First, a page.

07/12/2021 By Chris Chamars
This program was co-hosted by GRYT Health and ASCP Patient Champions
We were joined by a panel of speakers representing the American Society for Clinical Pathology (ASCP) Patient Champion Program on June 23, 2021, to talk about the importance of laboratory and pathology reports and the team of scientists behind the scenes. Sitting on our panel was: Deedee O’Brien, executive director at Ironstone Farm; Carly Flumer, director of medical engagement at MMG; and Dr. Lee Hilborne, a senior medical director at Quest Diagnostics. Deedee and Carly are ASCP Patient Champions and Dr. Lee is the former president of ASCP. With our rockstar panel, we set out to understand the importance of lab and pathology reports beyond the numbers.
As always, this program is meant to help educate and not replace any medical advice. If you have any medical questions, please talk to your healthcare team.
The ASCP is the world’s largest professional membership organization for pathologists and laboratory professionals. Their mission is to provide excellence in education, certification, and advocacy on behalf of patients, pathologists and laboratory professionals.
This article is a text summary of the program that took place in June 2021. Below you can find the hour-long program, if you would rather watch.
Our program started with each panelist sharing their story and their personal connection with cancer.
Carly was diagnosed with stage I papillary thyroid in January 2017, followed by her first surgery five months later. Through her pathology reports, Carly and her doctors noticed her cancer metastasized. The metastasized cancer required a second surgery and a round of radioactive iodine. In early 2021, Carly found out her cancer did not respond to the radioactive iodine and she was diagnosed with cancer for a second time. She joins us two months after her third surgery.
Deedee’s connection with cancer started through the lens of a primary caregiver when her mother was diagnosed with chronic lymphocytic leukemia (CLL). Shortly before her mother passed away, Deedee was diagnosed with renal cell carcinoma in 2007. She underwent a partial nephrectomy, only to be diagnosed 10 months later with a nonmalignant brain tumor. Deedee underwent a brain surgery for the tumor. Years after her renal cell carcinoma and brain tumor diagnoses, she was diagnosed with CLL; the same diagnosis her mother had received and, shortly after, her brother. In addition to navigating her own cancer journey, Deedee was the primary caregiver for her partner as he experienced cognitive and physical deterioration.
Dr. Lee Hilborne
Dr. Lee is a pathologist by training and spends his time running labs behind the scenes. As a pathologist, Dr. Lee is a physician member of the laboratory. Dr. Hilborne is passionate about patient safety, quality and making sure that patients get the right diagnostic tests at the right time and right cost. He serves on the ASCP Patient Champions Steering Committee to work towards the mission of having non-laboratory individuals learn more about the contributions of laboratory medicine to save patient lives.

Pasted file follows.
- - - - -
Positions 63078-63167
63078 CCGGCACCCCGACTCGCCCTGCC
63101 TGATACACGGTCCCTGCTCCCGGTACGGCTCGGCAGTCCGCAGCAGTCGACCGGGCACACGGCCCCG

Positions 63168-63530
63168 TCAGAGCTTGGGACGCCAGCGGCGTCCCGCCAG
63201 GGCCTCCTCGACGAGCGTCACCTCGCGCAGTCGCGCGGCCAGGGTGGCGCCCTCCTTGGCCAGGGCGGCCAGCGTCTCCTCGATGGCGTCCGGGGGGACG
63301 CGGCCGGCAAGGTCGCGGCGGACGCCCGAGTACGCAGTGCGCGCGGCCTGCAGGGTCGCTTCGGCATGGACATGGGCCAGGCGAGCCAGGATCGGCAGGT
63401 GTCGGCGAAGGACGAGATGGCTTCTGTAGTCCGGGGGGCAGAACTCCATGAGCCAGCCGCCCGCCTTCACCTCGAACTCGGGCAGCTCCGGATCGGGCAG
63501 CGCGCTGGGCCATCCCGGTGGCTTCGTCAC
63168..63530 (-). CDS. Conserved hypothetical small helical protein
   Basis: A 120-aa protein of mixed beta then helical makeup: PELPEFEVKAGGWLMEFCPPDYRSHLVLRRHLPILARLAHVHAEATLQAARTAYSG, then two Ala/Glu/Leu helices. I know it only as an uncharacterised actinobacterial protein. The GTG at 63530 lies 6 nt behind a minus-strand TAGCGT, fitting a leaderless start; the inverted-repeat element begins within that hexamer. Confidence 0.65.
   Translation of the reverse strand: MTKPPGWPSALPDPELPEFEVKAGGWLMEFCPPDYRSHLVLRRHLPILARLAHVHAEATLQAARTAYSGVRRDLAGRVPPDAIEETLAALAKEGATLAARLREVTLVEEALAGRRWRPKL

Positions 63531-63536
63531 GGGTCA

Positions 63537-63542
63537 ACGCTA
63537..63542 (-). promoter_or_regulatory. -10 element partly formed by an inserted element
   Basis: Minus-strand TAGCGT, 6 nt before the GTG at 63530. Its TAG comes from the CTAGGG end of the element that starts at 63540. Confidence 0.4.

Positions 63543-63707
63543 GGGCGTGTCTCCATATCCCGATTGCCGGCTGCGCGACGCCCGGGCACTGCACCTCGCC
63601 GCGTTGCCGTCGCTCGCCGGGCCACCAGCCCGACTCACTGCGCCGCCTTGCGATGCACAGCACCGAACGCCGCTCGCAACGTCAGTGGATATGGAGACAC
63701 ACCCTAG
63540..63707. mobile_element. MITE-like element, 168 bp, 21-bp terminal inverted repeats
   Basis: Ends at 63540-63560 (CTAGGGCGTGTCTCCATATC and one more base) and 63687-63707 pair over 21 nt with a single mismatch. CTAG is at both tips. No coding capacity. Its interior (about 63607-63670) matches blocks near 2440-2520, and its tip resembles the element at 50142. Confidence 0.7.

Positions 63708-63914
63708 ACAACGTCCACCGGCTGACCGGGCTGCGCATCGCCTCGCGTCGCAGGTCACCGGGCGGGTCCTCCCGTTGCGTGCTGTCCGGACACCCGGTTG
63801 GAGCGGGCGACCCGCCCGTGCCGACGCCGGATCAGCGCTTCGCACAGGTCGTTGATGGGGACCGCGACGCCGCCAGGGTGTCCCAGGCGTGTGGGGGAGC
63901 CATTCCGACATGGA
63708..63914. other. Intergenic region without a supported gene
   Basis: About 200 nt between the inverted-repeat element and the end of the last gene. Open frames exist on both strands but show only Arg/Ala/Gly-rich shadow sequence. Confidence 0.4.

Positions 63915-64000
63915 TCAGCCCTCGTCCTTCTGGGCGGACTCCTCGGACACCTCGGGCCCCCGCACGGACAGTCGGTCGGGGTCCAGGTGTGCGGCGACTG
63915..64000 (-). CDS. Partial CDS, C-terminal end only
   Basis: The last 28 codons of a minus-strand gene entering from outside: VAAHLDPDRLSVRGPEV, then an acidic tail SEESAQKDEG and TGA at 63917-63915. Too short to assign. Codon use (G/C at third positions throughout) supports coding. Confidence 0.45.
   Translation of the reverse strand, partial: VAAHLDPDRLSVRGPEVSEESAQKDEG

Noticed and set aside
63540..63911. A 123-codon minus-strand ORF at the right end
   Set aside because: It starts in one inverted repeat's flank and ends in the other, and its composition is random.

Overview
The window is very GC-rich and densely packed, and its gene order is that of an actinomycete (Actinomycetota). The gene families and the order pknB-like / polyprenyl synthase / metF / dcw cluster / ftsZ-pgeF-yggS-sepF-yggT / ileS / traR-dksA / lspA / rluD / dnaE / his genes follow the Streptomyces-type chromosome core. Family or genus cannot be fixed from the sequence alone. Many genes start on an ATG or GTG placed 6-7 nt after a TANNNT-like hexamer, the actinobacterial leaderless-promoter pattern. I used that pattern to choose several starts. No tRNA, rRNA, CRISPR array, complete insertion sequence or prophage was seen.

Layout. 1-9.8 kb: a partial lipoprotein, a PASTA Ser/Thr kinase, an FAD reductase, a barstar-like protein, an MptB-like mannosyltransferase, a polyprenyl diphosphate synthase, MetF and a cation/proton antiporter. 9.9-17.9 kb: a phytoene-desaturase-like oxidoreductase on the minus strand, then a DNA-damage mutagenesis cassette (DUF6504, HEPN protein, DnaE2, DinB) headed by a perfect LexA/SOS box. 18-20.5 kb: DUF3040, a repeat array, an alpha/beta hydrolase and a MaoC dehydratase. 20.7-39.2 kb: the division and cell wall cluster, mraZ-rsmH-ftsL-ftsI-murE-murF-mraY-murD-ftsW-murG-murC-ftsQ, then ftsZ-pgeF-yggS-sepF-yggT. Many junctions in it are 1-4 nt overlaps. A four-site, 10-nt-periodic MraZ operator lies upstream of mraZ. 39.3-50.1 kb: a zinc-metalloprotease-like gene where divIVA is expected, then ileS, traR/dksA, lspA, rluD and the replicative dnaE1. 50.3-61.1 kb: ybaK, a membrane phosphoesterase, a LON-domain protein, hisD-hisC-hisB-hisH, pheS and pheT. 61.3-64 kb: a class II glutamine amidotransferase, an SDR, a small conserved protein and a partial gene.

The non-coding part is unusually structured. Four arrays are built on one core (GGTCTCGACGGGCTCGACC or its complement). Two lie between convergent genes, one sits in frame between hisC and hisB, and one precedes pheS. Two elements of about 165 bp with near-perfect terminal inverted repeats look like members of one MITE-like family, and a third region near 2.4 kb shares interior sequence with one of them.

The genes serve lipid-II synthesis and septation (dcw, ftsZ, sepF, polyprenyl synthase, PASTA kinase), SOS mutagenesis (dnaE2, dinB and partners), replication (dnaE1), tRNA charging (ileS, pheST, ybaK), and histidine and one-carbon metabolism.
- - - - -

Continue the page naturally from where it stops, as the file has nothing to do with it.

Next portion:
You can read more about the panelists on our webpage here.
The program continued with our Program Director, Lauren Lastauskas, asking questions for the panelists to further explore how pathology and lab reports impact the cancer experience.
Lauren: Carly and Deedee, can you tell us more about how you became involved with the ASCP Patient Champions Program?
Due to my diagnoses, getting involved with patient advocacy was important to me and I came across the ASCP. My pathology reports are such an important part of my treatment plans, and whether I relapse. I knew I had a lot to say. I really enjoy sharing the importance of the lab, especially for my type of cancer, all the biomarkers that come along with it, and the different types of lab tests that are needed to determine treatment plans.
In 2007, I became the public member of the Board of Governors for the non-profit Board of Certification for the ASCP. The Board of Certification does the credentialing for the laboratory scientists. During that time I learned the value of the lab and the quality of the people behind the lab, their dedication to the laboratory scientists, and the important role they play in all of our lives. I had the unique opportunity to learn, from the members, about every disease and issue we have in healthcare. I wanted to tell the story and share with others how important this is.
Then I got sick and I became a person who really needed the lab. I served on that board for nine years. Just before leaving the board I was diagnosed with CLL and my life now depends on the lab.
The Patient Champions Program was being launched as I was leaving the board, so it was new. Myself and another patient became the first patient champions in this program. Part of this program included creating a video of my story, including meeting my pathologist. They brought me into my pathologist’s lab and it was an emotional moment for me. This pathologist was a big part of my life, and unbeknownst to me, she had been watching my cells change for the past five years. My pathologist had been doing this for 12 years and I was the first patient she met. By the end, we were both in tears. It was life changing for me. I now recommend to anyone who will listen, you need to speak with your pathologist. So much goes into this on the laboratory scientists’ side. So much knowledge, care and dedication there is.
Lauren: How can someone get in touch with a pathologist?
There are several routes and it depends on where your lab is based. If you are in a healthcare system, then you can go directly to the lab itself. If you go to a community physician, they may send their specimens to a reference lab, like Quest Diagnostics or Labcorp, etc.